Costa Rica´s famous festivals of Palmares hinge this year on the possible resurgence of the H1N1 flu virus.
Expecting a second wave to surface in Costa Rica in January or February, health officials are not making any promises about the crowded festivities of Palmares.
Already they cancelled the annual march to Cartago in July, concerned that it would be a feeding ground for the worldwide pandemic. And the open-air, late-January party of concerts and amusement rides that draws thousands to Palmares, a coffee town in the Alajuela province about a 45-minutes´ drive northwest from San José, may be no exception.
The flu virus has remained relatively dormant since the first wave in August, but the country was awakened last week with the news that two more people died.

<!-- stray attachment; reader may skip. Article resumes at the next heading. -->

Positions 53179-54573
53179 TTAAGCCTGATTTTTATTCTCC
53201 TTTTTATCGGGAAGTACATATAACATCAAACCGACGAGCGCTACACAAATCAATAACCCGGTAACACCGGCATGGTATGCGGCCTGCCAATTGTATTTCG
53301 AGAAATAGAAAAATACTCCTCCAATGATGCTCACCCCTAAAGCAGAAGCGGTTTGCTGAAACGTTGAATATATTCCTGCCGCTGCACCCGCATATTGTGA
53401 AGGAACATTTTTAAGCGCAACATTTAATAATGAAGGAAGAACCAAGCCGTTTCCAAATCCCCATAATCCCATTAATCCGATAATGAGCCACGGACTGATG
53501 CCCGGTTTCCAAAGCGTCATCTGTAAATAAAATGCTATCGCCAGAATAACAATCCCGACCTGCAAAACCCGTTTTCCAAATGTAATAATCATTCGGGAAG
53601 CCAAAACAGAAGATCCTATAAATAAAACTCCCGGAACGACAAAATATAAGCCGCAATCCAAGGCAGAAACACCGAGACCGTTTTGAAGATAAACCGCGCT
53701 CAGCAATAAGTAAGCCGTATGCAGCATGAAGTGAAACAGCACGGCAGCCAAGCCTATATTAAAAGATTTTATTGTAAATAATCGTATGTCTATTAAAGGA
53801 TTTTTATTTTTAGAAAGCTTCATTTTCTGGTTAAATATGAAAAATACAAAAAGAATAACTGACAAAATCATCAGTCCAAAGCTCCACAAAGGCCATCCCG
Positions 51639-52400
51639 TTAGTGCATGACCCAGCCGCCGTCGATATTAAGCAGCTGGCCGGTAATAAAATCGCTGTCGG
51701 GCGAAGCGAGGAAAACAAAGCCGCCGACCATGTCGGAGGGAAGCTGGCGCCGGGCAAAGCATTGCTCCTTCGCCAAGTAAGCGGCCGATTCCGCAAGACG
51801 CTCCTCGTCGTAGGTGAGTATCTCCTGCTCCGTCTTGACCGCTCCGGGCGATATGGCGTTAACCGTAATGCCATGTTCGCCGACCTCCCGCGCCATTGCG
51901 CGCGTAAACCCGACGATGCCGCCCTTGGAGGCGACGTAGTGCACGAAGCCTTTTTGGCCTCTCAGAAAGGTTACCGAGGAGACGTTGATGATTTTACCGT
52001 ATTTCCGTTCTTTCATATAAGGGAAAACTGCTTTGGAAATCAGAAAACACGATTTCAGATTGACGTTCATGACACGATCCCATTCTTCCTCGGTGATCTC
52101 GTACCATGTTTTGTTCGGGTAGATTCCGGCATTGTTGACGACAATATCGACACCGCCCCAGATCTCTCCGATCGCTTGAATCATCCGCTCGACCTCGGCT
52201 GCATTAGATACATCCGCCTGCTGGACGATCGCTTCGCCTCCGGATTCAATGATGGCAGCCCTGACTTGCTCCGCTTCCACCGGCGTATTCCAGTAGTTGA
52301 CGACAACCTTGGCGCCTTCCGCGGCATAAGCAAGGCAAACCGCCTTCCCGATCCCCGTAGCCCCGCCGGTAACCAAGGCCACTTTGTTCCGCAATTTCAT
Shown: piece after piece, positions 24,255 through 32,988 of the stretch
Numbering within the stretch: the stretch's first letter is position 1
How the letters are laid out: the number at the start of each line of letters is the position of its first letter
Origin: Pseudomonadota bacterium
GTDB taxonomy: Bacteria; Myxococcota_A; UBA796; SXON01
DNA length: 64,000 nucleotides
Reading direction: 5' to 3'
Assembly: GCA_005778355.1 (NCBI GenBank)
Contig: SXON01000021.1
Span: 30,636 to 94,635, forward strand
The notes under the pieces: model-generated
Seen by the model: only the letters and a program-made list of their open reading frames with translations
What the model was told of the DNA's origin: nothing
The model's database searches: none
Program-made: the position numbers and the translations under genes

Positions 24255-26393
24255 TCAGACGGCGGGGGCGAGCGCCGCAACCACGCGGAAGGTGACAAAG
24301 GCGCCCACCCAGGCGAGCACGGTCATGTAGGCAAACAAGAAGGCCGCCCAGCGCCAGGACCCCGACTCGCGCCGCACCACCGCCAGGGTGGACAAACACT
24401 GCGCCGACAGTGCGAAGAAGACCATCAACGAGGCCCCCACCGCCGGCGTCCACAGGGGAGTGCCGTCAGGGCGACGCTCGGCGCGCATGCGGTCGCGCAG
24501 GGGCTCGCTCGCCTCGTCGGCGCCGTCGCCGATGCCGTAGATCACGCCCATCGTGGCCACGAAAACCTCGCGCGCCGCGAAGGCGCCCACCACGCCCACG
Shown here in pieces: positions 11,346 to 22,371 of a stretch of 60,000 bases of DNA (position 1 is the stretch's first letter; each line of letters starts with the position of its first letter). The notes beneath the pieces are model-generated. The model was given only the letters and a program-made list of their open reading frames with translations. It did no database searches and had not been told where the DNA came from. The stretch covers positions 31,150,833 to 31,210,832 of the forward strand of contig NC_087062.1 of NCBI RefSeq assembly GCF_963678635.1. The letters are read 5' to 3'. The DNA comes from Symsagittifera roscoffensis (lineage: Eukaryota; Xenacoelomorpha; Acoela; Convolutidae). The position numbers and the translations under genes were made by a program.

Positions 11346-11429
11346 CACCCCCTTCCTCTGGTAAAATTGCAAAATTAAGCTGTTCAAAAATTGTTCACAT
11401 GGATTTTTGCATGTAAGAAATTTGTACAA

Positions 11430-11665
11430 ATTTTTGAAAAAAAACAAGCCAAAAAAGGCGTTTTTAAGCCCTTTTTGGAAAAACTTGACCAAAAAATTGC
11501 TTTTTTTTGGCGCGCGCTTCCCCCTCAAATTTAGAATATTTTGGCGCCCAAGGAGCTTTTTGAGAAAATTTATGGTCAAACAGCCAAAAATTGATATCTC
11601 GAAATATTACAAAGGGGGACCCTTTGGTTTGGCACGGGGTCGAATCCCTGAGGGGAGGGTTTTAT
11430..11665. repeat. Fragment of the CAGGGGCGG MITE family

A 30-year-old and 51-year-old, both natives of Nicaragua, died of complications resulting from the flu virus, bringing the death toll in Costa Rica up to 40.
“This was not the second wave,” Deputy Health Minister Ana Morice told The Tico Times. “The virus still exists here, but there hasn´t been a significant increase in cases.
“The two women who past away did so because they consulted medical help too late,” she continued. “They both had advanced cases, and thus died shortly after they arrived. There wasn´t much we could do.”
Morice expects a preliminary shipment of vaccines to arrive in Costa Rica in mid-December. First, authorities will distribute the medication to health workers and emergency personnel, and later to the public, beginning with people who exhibit high risk factors such as asthma, obesity and lung complications.